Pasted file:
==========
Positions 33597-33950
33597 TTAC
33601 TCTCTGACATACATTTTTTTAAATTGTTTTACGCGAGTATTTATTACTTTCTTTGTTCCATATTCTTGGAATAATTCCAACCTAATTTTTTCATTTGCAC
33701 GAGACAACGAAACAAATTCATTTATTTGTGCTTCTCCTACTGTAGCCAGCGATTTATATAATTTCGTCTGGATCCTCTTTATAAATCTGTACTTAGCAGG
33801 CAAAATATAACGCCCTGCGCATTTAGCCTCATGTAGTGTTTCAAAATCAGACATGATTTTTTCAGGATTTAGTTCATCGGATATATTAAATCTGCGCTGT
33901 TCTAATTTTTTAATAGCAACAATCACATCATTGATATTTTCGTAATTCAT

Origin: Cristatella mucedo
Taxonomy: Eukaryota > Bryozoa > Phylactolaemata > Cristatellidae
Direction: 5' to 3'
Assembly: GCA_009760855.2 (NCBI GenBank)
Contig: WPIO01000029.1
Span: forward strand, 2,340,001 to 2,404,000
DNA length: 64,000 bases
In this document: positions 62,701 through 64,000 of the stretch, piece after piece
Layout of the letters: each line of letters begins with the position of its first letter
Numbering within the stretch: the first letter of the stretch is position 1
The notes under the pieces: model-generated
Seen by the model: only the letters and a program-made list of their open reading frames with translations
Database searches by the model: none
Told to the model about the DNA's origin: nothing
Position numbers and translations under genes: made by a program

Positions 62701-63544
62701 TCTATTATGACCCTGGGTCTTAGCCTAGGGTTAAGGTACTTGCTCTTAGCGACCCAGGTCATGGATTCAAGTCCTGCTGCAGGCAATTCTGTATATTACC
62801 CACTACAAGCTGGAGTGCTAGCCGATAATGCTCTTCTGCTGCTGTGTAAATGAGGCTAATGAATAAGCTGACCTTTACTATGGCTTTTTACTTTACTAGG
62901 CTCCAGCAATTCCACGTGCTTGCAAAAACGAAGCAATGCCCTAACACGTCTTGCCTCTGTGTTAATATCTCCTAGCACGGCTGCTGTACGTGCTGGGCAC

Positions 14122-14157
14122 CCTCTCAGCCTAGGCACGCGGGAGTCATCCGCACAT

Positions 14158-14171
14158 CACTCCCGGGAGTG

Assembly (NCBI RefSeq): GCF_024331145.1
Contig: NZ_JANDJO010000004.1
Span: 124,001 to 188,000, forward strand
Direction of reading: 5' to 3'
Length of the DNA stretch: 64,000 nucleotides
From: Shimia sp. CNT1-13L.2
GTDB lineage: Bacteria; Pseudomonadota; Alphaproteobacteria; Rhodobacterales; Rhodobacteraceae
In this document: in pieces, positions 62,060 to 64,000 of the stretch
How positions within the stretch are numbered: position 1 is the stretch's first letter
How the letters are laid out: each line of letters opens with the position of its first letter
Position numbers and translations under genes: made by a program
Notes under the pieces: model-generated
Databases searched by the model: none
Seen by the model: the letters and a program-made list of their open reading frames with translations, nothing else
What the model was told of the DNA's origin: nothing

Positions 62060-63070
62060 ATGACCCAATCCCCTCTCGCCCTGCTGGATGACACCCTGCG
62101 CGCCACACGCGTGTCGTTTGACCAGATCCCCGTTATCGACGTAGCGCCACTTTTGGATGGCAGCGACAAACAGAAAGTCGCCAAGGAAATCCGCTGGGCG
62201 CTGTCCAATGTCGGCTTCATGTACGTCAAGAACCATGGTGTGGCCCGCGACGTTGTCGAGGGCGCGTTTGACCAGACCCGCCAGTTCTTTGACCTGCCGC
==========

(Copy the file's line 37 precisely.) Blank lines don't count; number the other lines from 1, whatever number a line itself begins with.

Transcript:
In this document: in pieces, positions 62,060 to 64,000 of the stretch